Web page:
What Are The Best Proteins?
FACT: Your body burns more calories maintaining muscle than maintaining fat.
FACT: The more muscle you build, the more calories your body will naturally burn.
FACT: Building muscle increases your metabolism.
FACT: Building muscle definitely has the potential to help you lose fat.
Before a car can use its gasoline as fuel, the gas must go through its fuel system to provide energy for the engine. If the car's fuel system is not correctly breaking down the gasoline and getting it ready to be utilized by the engine, the engine cannot use it, and the car won't run.
Your body's digestive system works to prepare your fuel (the food you eat) to be utilized as energy.
Your digestive system prepares fuel by metabolizing it, or breaking it down into its simplest forms. It converts proteins to amino acids, carbohydrates to sugar, and fats to fatty acids. This breakdown of the three key nutrients is what allows your fuel to be used for energy and your digestive system to absorb vitamins, minerals, and water. Whatever it does not want or need will be eliminated by your body.
Whenever I first start working with a client, I find that they never think about the type of protein they are eating. They think that all protein is created equal .... but this is not the case! The type of protein you eat is a deciding factor in stabilizing your blood sugar. Because incomplete protein is lacking one or more of the essential amino acids, it is inferior to complete protein.
Protein, fat, and carbohydrates are the fuel (energy represented by calories) found in your food. The first step in getting your body to run like a Ferrari is to understand your fuel.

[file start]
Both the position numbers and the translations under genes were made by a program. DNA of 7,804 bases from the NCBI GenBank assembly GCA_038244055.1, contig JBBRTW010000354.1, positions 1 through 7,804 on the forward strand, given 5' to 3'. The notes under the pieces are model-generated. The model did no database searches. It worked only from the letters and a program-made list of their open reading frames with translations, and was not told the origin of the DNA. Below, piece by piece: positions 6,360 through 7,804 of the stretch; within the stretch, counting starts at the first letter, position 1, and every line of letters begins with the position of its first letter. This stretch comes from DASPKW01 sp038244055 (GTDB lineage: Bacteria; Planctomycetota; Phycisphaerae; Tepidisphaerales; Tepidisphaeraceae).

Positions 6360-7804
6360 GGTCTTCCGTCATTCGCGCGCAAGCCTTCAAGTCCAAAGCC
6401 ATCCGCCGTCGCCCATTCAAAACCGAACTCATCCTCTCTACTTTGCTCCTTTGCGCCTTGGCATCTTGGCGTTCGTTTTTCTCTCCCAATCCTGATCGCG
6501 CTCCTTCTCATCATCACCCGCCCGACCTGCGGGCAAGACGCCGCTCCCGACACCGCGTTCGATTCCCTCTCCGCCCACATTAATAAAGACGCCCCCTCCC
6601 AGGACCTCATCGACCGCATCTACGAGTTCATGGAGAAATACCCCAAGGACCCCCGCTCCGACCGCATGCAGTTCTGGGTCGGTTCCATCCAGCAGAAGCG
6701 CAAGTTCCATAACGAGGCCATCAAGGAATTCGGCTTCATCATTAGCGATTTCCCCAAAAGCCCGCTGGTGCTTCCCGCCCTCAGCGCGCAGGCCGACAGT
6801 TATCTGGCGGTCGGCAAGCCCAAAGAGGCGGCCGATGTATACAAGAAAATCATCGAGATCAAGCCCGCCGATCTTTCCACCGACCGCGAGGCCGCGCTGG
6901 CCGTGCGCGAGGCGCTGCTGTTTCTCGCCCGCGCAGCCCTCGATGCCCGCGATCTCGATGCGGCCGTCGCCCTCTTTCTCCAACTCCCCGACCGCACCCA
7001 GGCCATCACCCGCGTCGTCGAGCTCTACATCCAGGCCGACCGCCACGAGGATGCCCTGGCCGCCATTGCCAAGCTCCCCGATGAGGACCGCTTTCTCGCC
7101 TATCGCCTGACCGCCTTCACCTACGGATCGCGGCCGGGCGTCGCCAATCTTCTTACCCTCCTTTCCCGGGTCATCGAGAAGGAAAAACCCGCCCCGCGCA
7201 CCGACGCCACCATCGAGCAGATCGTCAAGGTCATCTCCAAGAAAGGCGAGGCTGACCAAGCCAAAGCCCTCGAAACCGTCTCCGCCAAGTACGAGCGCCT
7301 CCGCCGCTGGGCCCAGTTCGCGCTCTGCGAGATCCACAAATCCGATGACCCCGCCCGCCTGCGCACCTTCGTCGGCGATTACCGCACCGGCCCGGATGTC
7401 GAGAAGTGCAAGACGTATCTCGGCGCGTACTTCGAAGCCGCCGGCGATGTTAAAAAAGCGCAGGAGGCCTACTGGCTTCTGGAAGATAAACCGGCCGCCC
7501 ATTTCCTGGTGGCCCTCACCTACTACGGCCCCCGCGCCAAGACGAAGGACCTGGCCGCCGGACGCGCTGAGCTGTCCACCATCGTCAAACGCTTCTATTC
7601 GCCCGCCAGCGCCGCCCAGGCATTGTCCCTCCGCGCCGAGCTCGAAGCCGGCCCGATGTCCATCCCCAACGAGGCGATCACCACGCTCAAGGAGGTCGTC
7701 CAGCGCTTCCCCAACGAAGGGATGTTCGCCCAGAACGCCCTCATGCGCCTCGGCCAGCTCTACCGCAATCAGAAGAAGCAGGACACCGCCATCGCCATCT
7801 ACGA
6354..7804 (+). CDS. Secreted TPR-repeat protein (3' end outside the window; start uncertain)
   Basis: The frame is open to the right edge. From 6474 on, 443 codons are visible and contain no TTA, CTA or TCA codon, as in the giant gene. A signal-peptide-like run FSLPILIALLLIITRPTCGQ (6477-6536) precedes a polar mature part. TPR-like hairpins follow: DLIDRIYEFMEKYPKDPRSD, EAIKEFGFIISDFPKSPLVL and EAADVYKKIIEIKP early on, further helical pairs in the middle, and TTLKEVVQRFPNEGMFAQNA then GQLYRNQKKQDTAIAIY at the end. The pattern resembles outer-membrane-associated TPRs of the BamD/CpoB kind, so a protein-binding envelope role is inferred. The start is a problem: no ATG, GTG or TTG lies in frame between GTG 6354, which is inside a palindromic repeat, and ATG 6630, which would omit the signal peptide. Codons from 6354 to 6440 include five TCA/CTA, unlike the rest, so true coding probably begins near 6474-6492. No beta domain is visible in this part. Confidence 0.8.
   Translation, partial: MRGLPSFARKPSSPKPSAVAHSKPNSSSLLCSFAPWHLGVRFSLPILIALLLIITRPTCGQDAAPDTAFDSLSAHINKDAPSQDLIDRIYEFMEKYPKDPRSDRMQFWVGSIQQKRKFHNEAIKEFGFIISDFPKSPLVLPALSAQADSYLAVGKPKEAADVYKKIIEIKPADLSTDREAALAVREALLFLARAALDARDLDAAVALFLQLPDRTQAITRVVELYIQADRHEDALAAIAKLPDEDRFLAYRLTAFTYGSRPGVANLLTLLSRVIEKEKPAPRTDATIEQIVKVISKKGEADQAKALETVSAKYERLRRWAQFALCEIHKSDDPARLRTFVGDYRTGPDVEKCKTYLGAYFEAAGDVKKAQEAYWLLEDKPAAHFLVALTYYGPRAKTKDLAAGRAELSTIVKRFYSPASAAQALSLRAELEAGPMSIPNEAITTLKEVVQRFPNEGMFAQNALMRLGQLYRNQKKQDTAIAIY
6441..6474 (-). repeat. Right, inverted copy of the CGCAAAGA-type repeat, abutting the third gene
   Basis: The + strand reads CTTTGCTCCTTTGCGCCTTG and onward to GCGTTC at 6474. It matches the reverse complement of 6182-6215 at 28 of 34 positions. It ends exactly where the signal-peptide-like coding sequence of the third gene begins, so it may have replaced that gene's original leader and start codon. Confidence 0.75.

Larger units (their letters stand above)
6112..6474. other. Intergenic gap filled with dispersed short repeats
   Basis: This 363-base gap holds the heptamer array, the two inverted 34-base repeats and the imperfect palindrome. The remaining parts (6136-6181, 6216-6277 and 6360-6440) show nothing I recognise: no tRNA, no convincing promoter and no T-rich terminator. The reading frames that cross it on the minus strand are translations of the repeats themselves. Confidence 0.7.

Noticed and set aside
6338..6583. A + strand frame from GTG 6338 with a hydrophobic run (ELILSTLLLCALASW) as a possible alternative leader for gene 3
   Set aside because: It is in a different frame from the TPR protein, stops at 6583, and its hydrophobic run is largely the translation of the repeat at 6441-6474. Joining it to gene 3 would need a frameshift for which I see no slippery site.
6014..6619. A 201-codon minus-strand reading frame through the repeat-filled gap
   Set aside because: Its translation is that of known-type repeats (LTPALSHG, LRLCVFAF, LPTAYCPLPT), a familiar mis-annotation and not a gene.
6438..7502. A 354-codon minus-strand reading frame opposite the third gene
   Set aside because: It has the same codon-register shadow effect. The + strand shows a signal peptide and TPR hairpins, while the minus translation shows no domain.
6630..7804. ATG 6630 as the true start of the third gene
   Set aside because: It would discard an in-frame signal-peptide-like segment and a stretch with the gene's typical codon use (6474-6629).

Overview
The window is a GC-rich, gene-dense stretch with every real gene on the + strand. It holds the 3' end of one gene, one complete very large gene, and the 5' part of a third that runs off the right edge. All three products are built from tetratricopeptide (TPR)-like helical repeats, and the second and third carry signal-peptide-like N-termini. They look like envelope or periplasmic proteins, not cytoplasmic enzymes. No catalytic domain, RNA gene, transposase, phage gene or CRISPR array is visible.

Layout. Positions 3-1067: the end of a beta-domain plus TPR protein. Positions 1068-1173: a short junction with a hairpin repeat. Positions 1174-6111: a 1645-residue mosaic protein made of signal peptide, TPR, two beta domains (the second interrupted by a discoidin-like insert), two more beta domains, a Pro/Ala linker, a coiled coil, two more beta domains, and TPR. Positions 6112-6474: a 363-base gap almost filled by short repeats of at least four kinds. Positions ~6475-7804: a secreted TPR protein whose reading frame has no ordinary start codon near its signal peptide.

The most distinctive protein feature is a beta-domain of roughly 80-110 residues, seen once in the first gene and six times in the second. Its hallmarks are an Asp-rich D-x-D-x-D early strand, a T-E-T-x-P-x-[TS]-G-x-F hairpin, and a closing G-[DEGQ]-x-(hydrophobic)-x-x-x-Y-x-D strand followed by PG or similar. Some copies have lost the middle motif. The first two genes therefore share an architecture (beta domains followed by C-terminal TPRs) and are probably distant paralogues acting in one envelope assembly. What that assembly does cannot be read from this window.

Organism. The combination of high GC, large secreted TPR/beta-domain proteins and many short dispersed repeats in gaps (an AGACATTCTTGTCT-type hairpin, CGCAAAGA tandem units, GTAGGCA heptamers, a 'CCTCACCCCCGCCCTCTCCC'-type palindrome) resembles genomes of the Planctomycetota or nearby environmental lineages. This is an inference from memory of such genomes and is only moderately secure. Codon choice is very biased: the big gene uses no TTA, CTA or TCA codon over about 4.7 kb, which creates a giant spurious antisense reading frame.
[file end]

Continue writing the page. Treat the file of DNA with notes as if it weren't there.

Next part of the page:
Protein - Your Muscle Fuel
Protein is the main factor in the growth, repair, and maintenance of your body's tissue. It is composed of chains of amino acids that contain both essential (your body cannot make them) and nonessential (your body can make them) amino acids. Because of the difference between essential and nonessential amino acids, there are two types of protein: complete and incomplete.
Complete protein has all the essential amino acids and can be used immediately by your body. Complete protein comes from animal sources like beef, chicken, fish, and turkey, or from animal by-products like milk, cheese, and eggs. These are the main vegetarian sources of complete protein: soy (a bean), quinoa (a seed), and hemp (a seed).
Incomplete protein lacks one or more of the essential amino acids. Incomplete protein can be found in fruits, vegetables (besides soy), nuts, and grains (besides quinoa). Incomplete protein must combine with another source of protein to become complete, such as when rice and beans are combined.
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